Slowly but surely, one Georgia man — now it his 80s — would recycle old newspapers and magazines, and 32 years later, it paid off in a big way.
But it was what 86-year-old Johnny Jennings did with the $400,000 he earned that made him an even bigger man: He gave it all away. Every dime he earns, CNN reported, goes to Georgia Baptist Children's Homes & Family Ministries.
He started collecting in 1985 as a way to teach his son, Brent, good financial practices. Jennings and his only child would collect the papers, sell them, and put every penny into savings.
“The first memory I have of my Dad is of us recycling,” Brent said. “We did that until I was about 17.”
All the money saved over the years was able to pay for a down payment on Brent’s first home. But just because Jennings’ son is grown now didn’t mean the 86-year-old Georgia native had to stop saving cash.
Johnny Jennings continues to recycle the paper he collects from local businesses and churches. He’s become so well-known around his community that those around him are now involved, sending books, food, clothes, and several other items to him.
Once a year, Johnny Jennings gives the children’s home a check for all the money he’s raised, usually ranging anywhere from $10,000 to $35,000. As it turns out, Jennings has had a close personal tie to the children’s home since he was 18 years old.
“When I was 18 years old, I visited the children's home and we had a meal with the people there,” he told CNN. “As we got up to leave, three little boys grabbed me around the knee and asked me to be their daddy.”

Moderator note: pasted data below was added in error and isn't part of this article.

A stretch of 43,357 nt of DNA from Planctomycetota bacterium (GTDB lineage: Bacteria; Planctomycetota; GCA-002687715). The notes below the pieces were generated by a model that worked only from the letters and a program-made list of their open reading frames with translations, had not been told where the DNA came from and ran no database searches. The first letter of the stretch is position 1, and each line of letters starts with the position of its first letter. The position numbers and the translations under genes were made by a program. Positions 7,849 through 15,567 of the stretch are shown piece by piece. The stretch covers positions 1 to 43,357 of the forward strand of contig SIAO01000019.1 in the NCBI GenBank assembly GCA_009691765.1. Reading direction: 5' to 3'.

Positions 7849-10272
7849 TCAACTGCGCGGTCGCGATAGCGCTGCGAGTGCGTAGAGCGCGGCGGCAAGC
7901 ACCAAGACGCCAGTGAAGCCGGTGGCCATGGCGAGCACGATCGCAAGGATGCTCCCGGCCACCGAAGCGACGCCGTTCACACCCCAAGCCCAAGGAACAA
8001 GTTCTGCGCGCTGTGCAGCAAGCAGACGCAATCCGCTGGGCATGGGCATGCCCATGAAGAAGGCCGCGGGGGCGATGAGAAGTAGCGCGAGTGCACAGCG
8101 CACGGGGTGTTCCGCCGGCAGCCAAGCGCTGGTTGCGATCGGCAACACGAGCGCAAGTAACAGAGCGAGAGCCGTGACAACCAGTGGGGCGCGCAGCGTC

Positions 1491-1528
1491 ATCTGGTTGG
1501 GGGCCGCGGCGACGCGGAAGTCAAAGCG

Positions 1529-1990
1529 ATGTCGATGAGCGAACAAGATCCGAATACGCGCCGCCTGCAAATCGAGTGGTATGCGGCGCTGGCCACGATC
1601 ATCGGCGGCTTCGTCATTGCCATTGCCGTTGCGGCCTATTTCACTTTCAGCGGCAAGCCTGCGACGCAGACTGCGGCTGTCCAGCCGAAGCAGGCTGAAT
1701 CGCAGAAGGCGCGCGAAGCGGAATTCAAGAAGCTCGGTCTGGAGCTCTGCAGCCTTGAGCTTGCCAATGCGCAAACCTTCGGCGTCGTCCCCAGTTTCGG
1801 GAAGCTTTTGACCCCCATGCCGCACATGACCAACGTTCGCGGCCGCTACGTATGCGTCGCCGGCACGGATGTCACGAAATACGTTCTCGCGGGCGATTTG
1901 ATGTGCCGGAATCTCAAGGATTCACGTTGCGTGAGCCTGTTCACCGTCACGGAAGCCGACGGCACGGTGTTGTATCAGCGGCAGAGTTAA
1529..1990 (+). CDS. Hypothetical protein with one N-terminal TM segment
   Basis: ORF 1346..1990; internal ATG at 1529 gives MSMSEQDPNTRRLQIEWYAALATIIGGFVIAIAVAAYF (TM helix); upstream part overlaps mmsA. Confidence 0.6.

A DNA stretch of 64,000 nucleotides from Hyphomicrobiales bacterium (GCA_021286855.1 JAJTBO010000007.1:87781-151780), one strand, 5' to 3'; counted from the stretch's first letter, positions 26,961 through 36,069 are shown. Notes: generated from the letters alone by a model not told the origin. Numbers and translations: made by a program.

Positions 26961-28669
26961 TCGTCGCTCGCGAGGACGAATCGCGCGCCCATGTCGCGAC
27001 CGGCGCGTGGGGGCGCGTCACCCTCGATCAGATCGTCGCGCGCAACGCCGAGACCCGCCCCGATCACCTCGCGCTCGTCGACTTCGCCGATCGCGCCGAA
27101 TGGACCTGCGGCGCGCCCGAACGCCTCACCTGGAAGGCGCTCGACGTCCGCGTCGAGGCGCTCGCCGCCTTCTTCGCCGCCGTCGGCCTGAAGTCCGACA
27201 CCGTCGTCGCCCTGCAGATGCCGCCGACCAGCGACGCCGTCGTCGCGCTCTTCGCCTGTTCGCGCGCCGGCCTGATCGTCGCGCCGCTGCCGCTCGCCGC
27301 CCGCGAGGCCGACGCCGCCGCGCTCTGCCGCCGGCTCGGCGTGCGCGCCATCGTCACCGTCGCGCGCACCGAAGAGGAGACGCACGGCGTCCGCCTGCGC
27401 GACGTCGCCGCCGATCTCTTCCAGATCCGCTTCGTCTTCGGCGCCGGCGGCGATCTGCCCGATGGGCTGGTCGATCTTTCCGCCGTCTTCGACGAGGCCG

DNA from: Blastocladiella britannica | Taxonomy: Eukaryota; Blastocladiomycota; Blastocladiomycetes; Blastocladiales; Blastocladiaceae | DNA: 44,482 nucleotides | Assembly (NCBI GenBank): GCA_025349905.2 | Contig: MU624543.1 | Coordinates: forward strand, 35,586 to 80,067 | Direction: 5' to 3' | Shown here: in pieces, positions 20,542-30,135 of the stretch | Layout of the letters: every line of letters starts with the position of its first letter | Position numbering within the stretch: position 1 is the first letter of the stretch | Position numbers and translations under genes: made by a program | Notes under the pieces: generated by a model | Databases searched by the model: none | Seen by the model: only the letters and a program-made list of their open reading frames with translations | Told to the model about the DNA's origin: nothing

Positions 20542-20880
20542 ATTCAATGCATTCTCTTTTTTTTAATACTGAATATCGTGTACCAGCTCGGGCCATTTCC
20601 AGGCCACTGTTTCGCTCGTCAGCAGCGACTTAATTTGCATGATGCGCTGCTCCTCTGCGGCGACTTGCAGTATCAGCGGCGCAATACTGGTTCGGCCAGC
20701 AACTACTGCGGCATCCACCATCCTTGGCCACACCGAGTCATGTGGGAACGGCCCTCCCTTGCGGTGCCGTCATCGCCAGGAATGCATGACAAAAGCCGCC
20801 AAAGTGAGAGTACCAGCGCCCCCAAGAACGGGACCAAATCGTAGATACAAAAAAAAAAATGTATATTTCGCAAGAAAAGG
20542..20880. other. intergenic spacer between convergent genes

“From that point on, I did all I could,” he continued. “I give them food, clothes — whatever they could use.”
Kenneth Thompson, president of the children’s home described Johnny Jennings as “one of the most gracious individuals I have ever met.”
“I have always admired his quiet, humble spirit, his commitment to helping others and most of all, his love for the children in our care,” he said. “We are so blessed to have someone of his character dedicated to serving our ministry.”
Jennings earned a lot of attention about a month ago, when a Facebook post detailing his charity work was first shared online.
“I hope you see why I think Mr. Johnny Jennings' story needs to be told as it is a good one,” wrote Shay Drennan-Love, who met Jennings at her office, where she and her co-workers recycle paper. “He is the last of a dying breed. Our generation and the ones to follow could learn a lot from Mr. Jennings.”
Brent, fighting back tears, said he is “proud” of his father and described him as “a one-of-a-kind gentleman.”
“He's not only my dad. He's the dad to thousands of children throughout the state of Georgia,” Brent said.
Johnny Jennings said he plans to keep raising money — and giving it away — for as long as he can. He said he’ll keep recycling “until I turn my toes up.”